In one of those esoteric-seeming arguments about why our world is the way it is, a recent "Good Eats" episode touched off a rollicking debate on Think Progress about hunting/gathering and farming. Alton Brown alleges "man had shifted to ranching and farming as an alternative to hunting for food because hunting was time-consuming and labor-intensive." And the debate took off:
Even modern-day hunter-gatherers, who in the nature of things don’t inhabit the most promising land, work shorter hours and enjoy happier lifestyles than do the poorest of modern-day subsistence farmers. The problem with the hunter-gatherer lifestyle wasn’t — and isn’t — that it’s too labor intensive, it’s that it was too land-intensive. A hunter-gatherer lifestyle can only support a small number of people on a given parcel of land. If people somewhere start engaging in a more settled lifestyle, what happens is that population density can go way up. That facilitates the division of labor and the creation of specialized warrior castes and so forth. Consequently, a settled society will probably be able to conquer a hunter-gatherer population and/or drive them off their land. Thus, once this quality-of-life-destroying innovation comes into being it tends to spread inexorably. The higher level of inequality agriculture permits allows some people to be better-off than any hunter-gatherer, but average living standards plummet even as pure quantity of people alive goes way up, a la Derek Parfit’s repugnant conclusion. It’s only with the coming of the industrial revolution that societies with higher average quality-of-life than those enjoyed by hunter-gatherers come into existence. And over time, that circle of beneficiaries of industrialization has tended to spread. [More - best stuff in the comments]One commenter pointed out the necessary flaw in the positive picture of hunting/gathering: just how exactly such societies managed to keep their population low. The answer was starvation, disease, and very low infant survival. To be sure those who made it to adulthood may have had better lives and diets, but that's a survivor benefit, not a universal positive.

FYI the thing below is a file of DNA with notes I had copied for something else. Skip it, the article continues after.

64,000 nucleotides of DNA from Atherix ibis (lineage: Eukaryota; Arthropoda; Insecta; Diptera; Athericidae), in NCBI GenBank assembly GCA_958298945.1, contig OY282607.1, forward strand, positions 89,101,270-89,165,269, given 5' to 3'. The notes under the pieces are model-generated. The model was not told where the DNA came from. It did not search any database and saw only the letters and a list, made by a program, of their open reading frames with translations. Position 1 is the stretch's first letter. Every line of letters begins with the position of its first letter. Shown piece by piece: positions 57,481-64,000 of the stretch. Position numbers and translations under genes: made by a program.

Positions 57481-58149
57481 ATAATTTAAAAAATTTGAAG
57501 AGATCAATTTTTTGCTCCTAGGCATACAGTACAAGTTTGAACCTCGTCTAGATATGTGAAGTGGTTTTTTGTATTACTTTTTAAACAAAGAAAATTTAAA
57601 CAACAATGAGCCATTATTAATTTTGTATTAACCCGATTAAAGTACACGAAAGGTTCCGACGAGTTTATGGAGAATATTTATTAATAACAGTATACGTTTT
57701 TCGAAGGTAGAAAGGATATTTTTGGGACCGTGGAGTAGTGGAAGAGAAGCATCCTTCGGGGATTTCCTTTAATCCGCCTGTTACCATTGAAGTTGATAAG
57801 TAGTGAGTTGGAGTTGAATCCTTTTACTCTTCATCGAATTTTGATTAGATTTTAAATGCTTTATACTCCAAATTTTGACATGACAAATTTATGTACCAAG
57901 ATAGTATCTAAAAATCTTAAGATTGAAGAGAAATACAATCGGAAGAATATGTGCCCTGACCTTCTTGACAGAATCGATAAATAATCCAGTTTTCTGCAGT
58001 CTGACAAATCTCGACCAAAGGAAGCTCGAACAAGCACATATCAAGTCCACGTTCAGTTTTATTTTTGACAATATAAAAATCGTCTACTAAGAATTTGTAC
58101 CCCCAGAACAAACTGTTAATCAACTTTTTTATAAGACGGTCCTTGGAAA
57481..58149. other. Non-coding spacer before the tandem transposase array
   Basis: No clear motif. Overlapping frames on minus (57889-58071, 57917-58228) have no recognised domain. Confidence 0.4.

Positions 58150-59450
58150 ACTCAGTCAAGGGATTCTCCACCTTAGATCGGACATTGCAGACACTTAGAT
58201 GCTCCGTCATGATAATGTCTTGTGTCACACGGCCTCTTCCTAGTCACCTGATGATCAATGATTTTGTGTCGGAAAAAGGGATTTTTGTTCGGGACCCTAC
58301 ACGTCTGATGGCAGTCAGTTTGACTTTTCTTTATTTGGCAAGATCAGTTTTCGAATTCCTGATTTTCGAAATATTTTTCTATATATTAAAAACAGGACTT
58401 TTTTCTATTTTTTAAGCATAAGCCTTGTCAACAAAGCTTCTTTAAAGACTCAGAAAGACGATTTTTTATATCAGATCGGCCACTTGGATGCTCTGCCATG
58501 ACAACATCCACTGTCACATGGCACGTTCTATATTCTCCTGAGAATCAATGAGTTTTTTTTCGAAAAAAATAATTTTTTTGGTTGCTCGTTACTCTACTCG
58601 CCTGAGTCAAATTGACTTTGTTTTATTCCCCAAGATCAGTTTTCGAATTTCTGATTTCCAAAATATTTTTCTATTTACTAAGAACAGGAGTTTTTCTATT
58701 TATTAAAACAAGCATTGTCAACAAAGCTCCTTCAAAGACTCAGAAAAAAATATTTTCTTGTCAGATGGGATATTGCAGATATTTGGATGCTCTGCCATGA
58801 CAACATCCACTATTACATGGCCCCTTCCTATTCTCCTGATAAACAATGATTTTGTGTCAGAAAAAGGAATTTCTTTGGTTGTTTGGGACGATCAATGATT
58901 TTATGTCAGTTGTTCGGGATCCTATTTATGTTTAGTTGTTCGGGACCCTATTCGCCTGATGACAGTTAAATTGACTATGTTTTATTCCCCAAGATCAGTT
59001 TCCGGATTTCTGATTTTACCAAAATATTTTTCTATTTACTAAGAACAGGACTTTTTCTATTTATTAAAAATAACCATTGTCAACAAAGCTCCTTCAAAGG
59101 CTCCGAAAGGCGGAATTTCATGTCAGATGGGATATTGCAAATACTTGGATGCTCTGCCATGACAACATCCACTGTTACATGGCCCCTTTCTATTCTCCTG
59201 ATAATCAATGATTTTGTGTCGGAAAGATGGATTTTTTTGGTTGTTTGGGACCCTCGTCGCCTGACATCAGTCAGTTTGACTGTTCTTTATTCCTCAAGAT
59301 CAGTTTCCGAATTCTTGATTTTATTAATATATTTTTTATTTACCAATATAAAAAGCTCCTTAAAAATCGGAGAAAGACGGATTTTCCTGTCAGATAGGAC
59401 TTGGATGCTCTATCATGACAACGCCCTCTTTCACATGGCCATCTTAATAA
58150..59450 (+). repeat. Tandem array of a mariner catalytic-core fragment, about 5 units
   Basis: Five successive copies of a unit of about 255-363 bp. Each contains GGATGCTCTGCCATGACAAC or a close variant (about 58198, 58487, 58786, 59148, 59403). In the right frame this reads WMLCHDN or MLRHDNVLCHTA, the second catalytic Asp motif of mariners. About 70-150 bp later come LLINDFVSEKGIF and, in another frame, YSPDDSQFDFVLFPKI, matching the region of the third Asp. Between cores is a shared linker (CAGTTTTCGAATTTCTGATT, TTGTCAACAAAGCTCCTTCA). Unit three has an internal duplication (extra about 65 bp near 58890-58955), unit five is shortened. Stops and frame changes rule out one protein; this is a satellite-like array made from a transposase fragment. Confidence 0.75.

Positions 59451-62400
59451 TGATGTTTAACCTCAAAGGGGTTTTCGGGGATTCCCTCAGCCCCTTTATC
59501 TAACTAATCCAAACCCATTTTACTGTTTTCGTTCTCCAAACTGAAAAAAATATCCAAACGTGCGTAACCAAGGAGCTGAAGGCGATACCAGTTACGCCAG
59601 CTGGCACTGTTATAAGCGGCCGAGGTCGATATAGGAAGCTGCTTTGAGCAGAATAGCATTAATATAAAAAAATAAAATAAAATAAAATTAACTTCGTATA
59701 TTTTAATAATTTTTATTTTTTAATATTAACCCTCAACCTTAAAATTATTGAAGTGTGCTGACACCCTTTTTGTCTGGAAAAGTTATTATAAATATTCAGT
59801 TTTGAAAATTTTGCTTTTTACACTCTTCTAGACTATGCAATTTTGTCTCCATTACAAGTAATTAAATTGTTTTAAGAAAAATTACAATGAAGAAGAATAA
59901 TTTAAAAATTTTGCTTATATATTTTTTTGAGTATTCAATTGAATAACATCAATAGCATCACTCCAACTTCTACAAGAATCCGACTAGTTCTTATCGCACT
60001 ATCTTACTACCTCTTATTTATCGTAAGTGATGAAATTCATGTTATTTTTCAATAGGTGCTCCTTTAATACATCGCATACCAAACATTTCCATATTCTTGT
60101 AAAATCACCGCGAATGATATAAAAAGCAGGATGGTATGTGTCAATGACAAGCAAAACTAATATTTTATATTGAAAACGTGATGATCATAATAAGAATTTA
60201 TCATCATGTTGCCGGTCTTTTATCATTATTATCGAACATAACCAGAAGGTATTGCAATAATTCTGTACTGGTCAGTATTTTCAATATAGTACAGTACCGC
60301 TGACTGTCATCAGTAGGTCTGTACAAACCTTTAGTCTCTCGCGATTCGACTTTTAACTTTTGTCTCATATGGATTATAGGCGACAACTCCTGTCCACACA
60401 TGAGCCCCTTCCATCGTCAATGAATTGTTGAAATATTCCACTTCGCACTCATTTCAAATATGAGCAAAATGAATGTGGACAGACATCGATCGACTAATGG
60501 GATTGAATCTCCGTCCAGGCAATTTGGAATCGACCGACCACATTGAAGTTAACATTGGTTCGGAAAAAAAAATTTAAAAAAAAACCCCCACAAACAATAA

Sedentary (as in staying in one place - not couch-potatoing) agriculture raised populations by generating more and storable calories and raising survival rates. In fairness, it also made serfs and slaves a good idea until the industrial revolution drastically lowered labor requirements.
Regardless, we're past that now, we understand the costs of our food choices and instead of arguing which relatively miserable past was better, we should be applying our understanding to shaping an agricultural system that raises human well-being in better ways than simply available calories.
The fastest way to do this is via consumer decisions at the marketplace. The fact this debate is occurring could be an indicator of slow changes in public views about our work.